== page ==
I grew up with Roy Rogers, Dale Evans, Hopalong Cassidy, The Cisco Kid and, of course, the Lone Ranger. (Although for years I called him the Long Ranger, 'cause that's what it sounded like over
the radio.) See the article on "Guns" under Memoirs.
I offer here some links to other sites you might find of interest if you are interested in firearms or firearms training. The first batch of links are all from Frontsight Training Institute
outside of Las Vegas.
NOTE! As of this writing (10/4/2022) Frontsight Training Institute as gone into reorg. bankruptcy. Future uncertain but the founder hopes to hold things together.
Personally, I think Frontsight is done, but if not it will still never be the same. As my son, Tim, said when he heard, "Well, it was good while it lasted." That about sums it
They have been operating since 1996 and have doubled Front Sight in some aspect each year for 17 years straight and are on track to double again in the next
twelve months. Their business assets are appraised at over 50 million dollars.
In their entire history they have never canceled a scheduled course and they post their entire schedule for the next year in October of each year. I
have taken the Four-Day Defensive Handgun course and my report on that is printed below. I can confirm that they have one of the best marketing programs that I have ever seen!
Definately worth checking out.
Front Sight Firearms Training
Institute (I recommend that you sign up for their their email series. It is very informative as well as promotional and well worth the reads.)
- founder of Front Sight
- in Guns & Ammo
- in Sierra Times
- on World Net Daily
- in San Francisco Chronicle
- in Forbes Magazine
- in US News & World Report
- in Washington Post
- in Handvapen Guiden
- in Small Arms Review
- in Fort Worth Star Telegram
- on BBC News
- in Santa Cruz Sentinel
- in Las Vegas Life
- in Gun World
- in The Mail on Sunday Review
- in el Pais Seminal
- in London Times
My Experience at Front Sight
- in Pajaronian Register
- in Las Vegas Mercury
- in Cybercast News Service
- in Black Belt Magazine
- on Reform America
- in Icon Magazine
- in Los Angeles Times
- in New York Times
- in El Mercurio
- in Financial Times
- in National Enquirer
- on USA Today
- in Las Vegas Sun
- in Las Vegas Review
- in Chicago Tribune
Ignatius Piazza - in Times Democrat
Friday, November 18, 2011.
This is our last day to get everything into Front Sight for the Four-Day Defensive Handgun course. Now, ‘everything’ means registering for the course and sending a signed character reference from someone who has known you for five years or more.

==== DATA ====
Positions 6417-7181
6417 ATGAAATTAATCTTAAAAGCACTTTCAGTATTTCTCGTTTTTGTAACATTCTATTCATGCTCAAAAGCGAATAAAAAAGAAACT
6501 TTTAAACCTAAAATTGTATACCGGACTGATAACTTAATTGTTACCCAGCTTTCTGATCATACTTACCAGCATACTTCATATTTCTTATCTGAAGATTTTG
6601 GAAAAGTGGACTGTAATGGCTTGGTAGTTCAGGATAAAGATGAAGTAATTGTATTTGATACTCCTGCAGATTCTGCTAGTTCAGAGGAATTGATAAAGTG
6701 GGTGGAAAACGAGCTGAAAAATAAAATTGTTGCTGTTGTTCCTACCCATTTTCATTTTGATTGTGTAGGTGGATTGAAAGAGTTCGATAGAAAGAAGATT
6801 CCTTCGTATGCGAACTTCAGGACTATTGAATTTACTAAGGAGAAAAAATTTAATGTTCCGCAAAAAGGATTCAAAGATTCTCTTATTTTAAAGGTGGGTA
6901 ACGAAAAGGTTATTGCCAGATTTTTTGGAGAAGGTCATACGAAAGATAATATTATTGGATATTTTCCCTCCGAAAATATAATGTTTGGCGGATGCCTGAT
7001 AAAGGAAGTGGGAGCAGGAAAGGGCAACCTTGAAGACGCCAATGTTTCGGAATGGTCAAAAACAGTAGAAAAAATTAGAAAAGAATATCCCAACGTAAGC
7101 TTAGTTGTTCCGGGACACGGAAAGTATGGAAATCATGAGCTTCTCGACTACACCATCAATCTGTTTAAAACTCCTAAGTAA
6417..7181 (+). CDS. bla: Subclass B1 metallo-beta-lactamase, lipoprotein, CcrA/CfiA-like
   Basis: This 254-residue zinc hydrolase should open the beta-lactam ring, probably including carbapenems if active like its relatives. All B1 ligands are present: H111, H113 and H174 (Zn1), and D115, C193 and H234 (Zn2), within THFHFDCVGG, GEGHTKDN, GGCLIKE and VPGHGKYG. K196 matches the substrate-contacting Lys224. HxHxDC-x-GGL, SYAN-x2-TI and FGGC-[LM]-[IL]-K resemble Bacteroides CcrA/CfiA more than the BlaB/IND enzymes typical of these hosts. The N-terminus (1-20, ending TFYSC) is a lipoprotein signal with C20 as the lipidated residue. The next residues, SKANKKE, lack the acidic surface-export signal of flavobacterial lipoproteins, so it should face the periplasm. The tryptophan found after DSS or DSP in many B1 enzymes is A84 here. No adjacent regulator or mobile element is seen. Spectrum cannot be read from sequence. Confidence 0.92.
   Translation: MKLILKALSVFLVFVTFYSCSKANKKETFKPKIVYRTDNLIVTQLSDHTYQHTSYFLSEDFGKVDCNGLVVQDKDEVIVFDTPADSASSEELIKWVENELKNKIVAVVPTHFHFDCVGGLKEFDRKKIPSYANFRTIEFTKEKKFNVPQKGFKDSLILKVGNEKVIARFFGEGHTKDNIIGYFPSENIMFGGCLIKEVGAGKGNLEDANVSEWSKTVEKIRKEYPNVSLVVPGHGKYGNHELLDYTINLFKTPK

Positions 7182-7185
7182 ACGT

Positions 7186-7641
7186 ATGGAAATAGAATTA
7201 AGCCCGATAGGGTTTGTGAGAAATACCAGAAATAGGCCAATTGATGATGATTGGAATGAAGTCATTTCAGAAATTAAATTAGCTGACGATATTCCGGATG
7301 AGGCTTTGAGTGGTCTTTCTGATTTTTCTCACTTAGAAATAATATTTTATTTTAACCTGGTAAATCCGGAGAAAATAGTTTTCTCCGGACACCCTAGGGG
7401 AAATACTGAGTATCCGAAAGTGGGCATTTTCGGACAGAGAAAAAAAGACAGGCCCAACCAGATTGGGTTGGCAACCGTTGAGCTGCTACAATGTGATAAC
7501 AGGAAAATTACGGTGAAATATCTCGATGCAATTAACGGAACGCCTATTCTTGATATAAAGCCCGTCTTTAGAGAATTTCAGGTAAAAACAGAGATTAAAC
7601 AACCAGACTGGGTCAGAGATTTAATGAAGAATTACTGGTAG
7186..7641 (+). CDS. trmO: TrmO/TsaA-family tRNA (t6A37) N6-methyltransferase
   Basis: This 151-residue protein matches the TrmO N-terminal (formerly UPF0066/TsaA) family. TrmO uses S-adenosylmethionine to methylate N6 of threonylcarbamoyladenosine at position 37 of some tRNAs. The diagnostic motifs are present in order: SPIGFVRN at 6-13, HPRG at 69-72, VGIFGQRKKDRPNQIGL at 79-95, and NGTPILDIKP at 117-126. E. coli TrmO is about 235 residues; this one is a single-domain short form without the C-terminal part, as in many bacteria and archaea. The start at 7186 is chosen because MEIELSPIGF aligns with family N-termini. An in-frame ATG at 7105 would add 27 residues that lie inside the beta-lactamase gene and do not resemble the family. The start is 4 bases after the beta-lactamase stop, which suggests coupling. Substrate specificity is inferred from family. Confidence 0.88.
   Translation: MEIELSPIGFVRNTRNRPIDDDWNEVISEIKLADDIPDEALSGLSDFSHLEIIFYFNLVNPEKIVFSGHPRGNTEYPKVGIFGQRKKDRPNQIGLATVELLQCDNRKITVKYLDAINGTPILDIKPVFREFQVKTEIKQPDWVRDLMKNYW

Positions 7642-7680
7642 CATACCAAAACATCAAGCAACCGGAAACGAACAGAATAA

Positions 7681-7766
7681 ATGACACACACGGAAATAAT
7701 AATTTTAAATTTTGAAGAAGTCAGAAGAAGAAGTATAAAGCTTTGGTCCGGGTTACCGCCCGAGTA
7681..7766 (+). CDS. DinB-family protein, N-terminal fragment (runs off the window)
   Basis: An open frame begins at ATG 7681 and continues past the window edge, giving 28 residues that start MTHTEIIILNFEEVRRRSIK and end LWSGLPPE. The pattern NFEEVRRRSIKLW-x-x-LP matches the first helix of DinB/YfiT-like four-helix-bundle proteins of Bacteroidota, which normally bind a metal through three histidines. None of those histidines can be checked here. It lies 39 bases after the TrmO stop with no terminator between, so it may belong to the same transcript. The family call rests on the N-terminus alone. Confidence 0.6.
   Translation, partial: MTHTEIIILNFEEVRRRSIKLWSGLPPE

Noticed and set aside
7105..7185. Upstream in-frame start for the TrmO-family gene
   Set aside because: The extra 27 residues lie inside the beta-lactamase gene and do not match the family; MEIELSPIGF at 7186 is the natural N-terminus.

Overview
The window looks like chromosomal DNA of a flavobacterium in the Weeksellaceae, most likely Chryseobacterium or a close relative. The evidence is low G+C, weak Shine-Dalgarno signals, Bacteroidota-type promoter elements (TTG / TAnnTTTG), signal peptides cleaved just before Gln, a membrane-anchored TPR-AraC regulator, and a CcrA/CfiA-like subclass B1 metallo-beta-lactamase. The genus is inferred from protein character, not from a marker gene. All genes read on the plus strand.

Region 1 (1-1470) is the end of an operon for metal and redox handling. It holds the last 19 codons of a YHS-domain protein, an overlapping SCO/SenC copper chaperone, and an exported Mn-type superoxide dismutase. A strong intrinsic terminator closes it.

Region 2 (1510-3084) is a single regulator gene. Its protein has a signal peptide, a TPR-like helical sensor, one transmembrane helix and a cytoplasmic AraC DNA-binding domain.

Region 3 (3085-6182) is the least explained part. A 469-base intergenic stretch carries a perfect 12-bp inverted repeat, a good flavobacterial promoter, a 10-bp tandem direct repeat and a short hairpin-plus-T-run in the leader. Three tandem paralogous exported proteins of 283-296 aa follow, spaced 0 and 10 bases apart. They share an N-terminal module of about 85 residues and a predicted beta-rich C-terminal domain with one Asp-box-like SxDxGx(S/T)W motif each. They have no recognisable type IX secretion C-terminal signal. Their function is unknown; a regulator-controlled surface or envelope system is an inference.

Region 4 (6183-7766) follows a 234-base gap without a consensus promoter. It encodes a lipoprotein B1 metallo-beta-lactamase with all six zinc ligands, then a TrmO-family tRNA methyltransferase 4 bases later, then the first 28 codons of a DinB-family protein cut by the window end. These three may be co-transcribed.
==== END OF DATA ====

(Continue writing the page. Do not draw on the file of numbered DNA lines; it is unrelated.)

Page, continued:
You would think that with only two items, that would be a piece of cake. And so would I. But I will be taking the course with my two adult sons and making sure that all the details are covered for all three of us is a bit of a trick. Both are married and finding a time when both were available and willing to come was wonderful. I invited my daughter as well, but her family schedule precluded a trip now. Maybe next Fall.
Monday, November 28, 2011
I was just finishing the sentence above when the phone rang. Seems there was a bit of problem getting the signed character references into Frontsight. Turns out that email will work but fax is better. So we chased down a fax machine at Kinkos and sent it on its way.
The intervening nine days have been spent getting our equipment ready and firming up our reservations: airlines, car rental, and motel in Pahrump (its real name), Nevada. Front Sight rents everything you need for $130 plus bullets. But if we do that we learn on their equipment and when we come home we have to adjust to what we will really be shooting of our own. Plus, we will be shooting almost 600 rounds of ammo (probably more than we will be shooting at home in the next five years!) which is a good break-in for our own guns. By the end of the course we will have a pretty good idea about how dependable they are.
All that is left to find in this last week is a double magazine holder (for ammunition, not reading) for reloads and a lockable travel case for the airline. We are missing one pair of shooting glasses that should be around here somewhere. I’ll chase those down tomorrow. The cartridges are ordered and should be in by Wednesday. Tim is coming down 75 miles to Rob’s rural home where we have a place to shoot. I am going 30 miles up to Rob’s house and we are meeting sometime on Wednesday to be sure our guns are functioning and ready to go.
After that I can pack it all up and we’re ready for our Sunday evening flight.
I have been interested in guns since I used to listen to Roy Rogers and the Lone Ranger on the radio (yes, that was because we did not have a TV). From them I learned that a gun in the hand of a good guy, could be a powerful force for good. I grew up and joined the Auxiliary Police in Massachusetts where I learned the real limits and responsibilities of a gun in the hand of the good guys.
I have dreamed for twenty years or more about taking a real and serious handgun course, but there was never enough time or money. Now, finally, I am going to take my course and I get the joy of taking it with my two sons.
Chasing down all the details has been confusing at times but our every contact with Front Sight has been pleasant and helpful. We never felt like we were a bother and they patiently explained what was needed each time. So far, so good, as they say.